A miraculously fast-growing plant was “prepared” as a shade for Jonah (4:6)

A worm was “prepared” to wither the plant (4:7)

A “vehement east wind” was “prepared” by God (4:8)

God will call you someday to handle a situation that is going to take you out of your comfort zone. But, trust that God is going to take care of you and work hard to do your part to make God famous in everything He calls you to do.

As God’s servants, we must obey Him even when the circumstances are contrary to our expectations and hopes. In those times when even when we don’t want to, when we are tired, when we feel broken and hopeless, when we feel we don’t NEED to or when we think of a better way. We always need to obey God.

Despite the human weaknesses in those God selects, He is still able to use them in His service. In this story, God used an ineffective prophet. I can’t imagine that Jonah delivered God’s message with passion and zeal. The narrative presents a noticeable contrast between God’s mercy and forgiveness and the shortcomings of His servant. The Bible also mentions imperfections in other renowned individuals like Noah, Abraham, Jacob, David or the apostle Peter. The lesson here is don’t dwell on your weaknesses. We all have them. Instead, rely on God’s strength to enable you to do those things that would otherwise hold you back.

Lastly, God deals with each of us in separate ways. Hopefully, not to the extent of ending up in the juices and bile of a big fish. But, God will accomplish what he wants through us because He is God and He can! Here comes the hard application part:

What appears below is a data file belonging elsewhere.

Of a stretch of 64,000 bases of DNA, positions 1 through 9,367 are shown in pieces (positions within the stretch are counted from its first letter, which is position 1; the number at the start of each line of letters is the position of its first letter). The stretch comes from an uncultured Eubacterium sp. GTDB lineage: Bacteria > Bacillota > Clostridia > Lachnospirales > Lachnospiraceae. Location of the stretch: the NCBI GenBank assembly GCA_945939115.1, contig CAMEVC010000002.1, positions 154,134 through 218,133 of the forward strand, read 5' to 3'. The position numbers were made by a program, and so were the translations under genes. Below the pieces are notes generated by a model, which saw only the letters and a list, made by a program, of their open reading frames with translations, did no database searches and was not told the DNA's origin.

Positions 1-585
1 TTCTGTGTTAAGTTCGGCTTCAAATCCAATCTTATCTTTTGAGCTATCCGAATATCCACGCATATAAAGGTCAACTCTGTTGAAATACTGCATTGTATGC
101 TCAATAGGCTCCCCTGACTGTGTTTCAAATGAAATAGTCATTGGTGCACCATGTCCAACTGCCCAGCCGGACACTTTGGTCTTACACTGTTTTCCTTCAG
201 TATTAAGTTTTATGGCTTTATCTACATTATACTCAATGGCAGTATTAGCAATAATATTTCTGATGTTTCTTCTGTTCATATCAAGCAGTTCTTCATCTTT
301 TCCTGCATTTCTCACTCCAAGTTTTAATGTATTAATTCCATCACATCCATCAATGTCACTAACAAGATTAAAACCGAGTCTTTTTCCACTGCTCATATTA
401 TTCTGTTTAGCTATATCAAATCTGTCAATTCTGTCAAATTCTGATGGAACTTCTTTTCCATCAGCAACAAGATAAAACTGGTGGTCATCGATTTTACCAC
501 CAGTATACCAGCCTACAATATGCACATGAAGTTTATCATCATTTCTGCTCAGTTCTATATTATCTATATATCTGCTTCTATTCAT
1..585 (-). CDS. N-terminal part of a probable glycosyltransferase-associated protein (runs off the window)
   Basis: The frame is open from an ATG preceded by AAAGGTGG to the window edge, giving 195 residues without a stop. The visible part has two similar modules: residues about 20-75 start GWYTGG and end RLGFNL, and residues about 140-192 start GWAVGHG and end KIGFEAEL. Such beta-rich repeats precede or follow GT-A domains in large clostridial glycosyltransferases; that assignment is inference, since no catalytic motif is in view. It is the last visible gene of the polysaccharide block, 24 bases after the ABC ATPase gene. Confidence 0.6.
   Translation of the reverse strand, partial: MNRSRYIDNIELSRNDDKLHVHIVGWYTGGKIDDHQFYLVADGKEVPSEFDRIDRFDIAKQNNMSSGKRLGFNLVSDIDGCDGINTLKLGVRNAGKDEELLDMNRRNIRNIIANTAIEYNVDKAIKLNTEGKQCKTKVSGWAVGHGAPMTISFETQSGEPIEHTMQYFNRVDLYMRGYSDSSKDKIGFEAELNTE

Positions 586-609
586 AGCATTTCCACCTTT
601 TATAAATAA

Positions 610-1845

1. In every interaction, we have to “act like the prophet” (be it face-to-face, email, casual, formal, on the phone); we are ambassadors for Christ. Don’t run from those opportunities! God will use these moments for you to be His hands and feet and He will use these moments for you to rely on Him

2. Let God be God. Jonah was literally mad at God for saving the Ninevites. This is an extreme example of the human desire to get revenge and retribution. This is not our job. God is the judge. Our job is to share Christ and love people. When we read the Great Commission, it is not a suggestion but rather a command. Stay on mission and let God do his thing!

3. People can change. This record reveals the power inherent within the Word of God when such comes into contact with honest and good hearts (Luke 8:15). Though Jonah’s message was very brief, it produced the desired effect. Some critics have faulted the divine account at this point, claiming that so trifling a sermon could hardly have produced the results described. But the objection, which stems strictly from subjective bias, ignores the biblical evidence. The testimony of Christ states that “the men of Nineveh repented at the preaching of Jonah”. (Matthew 12:41)

Besides this evidence, historical records reveal that the notable city suffered severe plagues in 765 and 759 B.C. The soil was conditioned for Jonah’s “revival.” Somehow, possibly through the Nineveh Inquirer, the citizens of Nineveh learned of the prophet’s “resurrection” from the belly of the “fish”. Jesus noted, Jonah was a “sign” to the Ninevite generation, as the raised Lord would be to His generation (Luke 11:30).

We live in a world that desperately needs change. The type of change that only points toward Jesus Christ.